EPA learns what Tahoe already knows: MTBE is bad stuff | TahoeDailyTribune.com
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EPA learns what Tahoe already knows: MTBE is bad stuff

Lake Tahoe officials are applauding the federal government’s announcement to promptly rollback the use of the controversial fuel additive MTBE, a decision based on a report released Tuesday from a U.S. Environmental Protection Agency advisory panel.

At the same time, however, South Shore water providers find it a little disconcerting that the so-called Blue Ribbon Panel on Oxygenates and Gasoline has made conclusions they’ve been saying all along.

“Most of this is all old news for us,” said Dennis Cocking, information officer for the South Tahoe Public Utility District, the primary water purveyor for Lake Tahoe’s south shore. “I’m glad to see the federal EPA taking a stand. It will help speed up the process for the state and everywhere else in the country, but (the report) is pretty much all the stuff we’ve been saying for a few years.”



The action likely will have little effect at Lake Tahoe because an order by California Gov. Gray Davis has the area well on its way to being MTBE-free. However, more than a third of STPUD’s wells are closed because of MTBE contamination, and officials are still pleased.

“The ball is rolling, which is good,” Cocking said. “We’re for anything that will get it out quicker.”




The methanol-based additive in ”reformulated gasoline,” used in about a third of the nation’s motor fuel in 16 states, once was touted as key to cutting air pollution from automobiles. However, MTBE is considered a possible human carcinogen and at low levels of contamination makes water undrinkable. A University of California study concluded that MTBE has affected at least 10,000 groundwater sites in the state.

The advisory panel, comprising diverse interests from environmentalists to oil industry executives and state regulators, found that while reformulated gasoline has contributed to significant air quality improvements, MTBE poses a growing threat to drinking water.

Daniel Greenbaum, chair of the panel, said Tuesday that MTBE does not yet pose health concerns. The panel found only trace levels of MTBE in 5 to 10 percent of the drinking water in areas where reformulated gasoline is sold.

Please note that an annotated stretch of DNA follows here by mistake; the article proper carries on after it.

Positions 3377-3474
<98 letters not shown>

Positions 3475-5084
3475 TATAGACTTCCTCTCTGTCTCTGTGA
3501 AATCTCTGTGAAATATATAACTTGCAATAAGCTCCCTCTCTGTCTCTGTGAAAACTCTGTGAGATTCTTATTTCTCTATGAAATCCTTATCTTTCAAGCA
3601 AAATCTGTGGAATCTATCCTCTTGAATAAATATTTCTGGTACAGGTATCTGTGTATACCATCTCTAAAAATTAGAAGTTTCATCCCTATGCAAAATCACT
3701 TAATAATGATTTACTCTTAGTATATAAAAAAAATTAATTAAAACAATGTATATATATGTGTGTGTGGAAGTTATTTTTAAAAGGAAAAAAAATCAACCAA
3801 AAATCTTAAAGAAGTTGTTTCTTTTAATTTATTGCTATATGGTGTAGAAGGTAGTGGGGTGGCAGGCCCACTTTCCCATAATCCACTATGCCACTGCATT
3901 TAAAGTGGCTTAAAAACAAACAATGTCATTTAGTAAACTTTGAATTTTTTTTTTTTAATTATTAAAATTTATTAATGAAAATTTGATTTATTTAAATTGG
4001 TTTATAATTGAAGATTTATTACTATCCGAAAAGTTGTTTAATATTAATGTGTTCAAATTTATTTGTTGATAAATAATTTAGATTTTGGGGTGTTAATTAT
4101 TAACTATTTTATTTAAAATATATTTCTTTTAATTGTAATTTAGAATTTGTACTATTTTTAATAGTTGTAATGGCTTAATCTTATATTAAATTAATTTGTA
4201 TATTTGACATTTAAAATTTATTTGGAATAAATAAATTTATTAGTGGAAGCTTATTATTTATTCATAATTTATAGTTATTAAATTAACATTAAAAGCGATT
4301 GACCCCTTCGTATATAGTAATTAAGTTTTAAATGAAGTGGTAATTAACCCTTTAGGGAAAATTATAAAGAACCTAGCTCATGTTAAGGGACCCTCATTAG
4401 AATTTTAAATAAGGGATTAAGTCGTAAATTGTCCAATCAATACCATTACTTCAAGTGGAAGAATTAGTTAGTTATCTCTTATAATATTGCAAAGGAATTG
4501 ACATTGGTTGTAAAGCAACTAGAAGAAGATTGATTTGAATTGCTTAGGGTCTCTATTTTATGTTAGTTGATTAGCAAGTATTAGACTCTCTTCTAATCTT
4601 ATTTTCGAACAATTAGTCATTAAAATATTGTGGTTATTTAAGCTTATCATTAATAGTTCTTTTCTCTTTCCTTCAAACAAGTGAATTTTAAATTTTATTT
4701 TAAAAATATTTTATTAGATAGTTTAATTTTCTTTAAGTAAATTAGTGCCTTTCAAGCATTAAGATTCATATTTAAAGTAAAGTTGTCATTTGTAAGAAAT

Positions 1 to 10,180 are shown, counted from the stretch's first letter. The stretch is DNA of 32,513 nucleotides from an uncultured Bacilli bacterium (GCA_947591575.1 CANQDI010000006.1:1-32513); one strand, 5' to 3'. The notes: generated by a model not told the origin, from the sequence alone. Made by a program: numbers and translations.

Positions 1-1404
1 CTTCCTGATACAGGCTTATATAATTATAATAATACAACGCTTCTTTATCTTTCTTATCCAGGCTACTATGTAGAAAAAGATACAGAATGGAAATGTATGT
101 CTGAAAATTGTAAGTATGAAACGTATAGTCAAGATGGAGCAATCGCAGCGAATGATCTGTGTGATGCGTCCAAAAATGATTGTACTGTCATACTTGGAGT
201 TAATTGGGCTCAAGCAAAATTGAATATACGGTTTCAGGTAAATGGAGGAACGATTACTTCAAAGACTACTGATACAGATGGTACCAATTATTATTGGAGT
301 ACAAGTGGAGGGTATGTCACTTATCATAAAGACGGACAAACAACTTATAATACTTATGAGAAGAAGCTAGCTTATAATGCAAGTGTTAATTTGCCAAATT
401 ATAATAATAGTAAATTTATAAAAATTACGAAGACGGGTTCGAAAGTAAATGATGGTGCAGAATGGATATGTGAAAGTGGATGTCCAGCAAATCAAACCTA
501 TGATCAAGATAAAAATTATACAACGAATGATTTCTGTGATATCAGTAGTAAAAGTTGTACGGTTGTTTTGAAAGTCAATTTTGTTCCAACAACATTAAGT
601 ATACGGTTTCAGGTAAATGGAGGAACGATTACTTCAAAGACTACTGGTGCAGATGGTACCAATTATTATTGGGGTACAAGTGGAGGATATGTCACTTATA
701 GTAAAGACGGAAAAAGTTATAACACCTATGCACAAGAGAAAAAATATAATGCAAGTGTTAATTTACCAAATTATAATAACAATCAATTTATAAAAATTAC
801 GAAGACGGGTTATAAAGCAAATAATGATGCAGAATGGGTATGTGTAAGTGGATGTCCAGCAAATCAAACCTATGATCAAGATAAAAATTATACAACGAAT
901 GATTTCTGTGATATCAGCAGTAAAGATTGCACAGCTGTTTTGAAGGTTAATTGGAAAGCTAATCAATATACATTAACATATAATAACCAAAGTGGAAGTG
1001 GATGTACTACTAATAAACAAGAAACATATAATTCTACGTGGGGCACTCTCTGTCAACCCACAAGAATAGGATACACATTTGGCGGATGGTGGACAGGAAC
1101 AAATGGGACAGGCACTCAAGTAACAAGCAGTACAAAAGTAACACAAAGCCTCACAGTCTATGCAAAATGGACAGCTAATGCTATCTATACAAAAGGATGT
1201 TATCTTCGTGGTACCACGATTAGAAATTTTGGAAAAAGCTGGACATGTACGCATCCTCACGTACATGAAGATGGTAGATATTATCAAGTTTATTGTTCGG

”This is not an issue of health and safety,” Greenbaum said. ”But when you cannot use a water supply because your consumers will not drink it, that is a huge loss to a community.”

The panel concluded that MTBE use in reformulated gasoline ”should be reduced substantially.” Two of the panel’s members recommended it be banned entirely, and the group said Congress should give states clear authority to do just that.

Greenbaum emphasized that the panel does not call for the outright banning of MTBE, but that alternatives to MTBE be more widely brought into use as additives to gasoline to ensure the air quality gains made under the program are not eroded.

EPA Administrator Carol Browner said Monday that the EPA ”must begin to significantly reduce the use of MTBE in gasoline as quickly as possible without sacrificing the gains we’ve made in achieving cleaner air.”

Robert Perciasepe, EPA’s assistant administrator for air and radiation, said Tuesday that any changes to the program must also protect American consumers from fluctuations in gas prices and preserve the use of renewable fuels, such as corn-based ethanol.

It was unclear what a change in MTBE use would have on gasoline prices, but some experts expect it may cause increases at the pump as refiners find other ways to reduce toxic chemical releases.

Congress in 1990 required that gasoline sold in areas with severe air pollution contain a higher amount of oxygen so gasoline would burn more completely. Oil companies responded by using MTBE, methyl tertiary butyl ether. While other additives such as ethanol also could be used, MTBE has been by far the widest choice.

Reformulated gasoline is required to be sold in all or part of California, Connecticut, Delaware, Illinois, Indiana, Kentucky, Massachusetts, Maryland, New Hampshire, New Jersey, New York, Pennsylvania, Rhode Island, Texas, Virginia and Wisconsin. Parts of Arizona and Nevada also use the fuel because some of the gasoline supplies come from California refineries.


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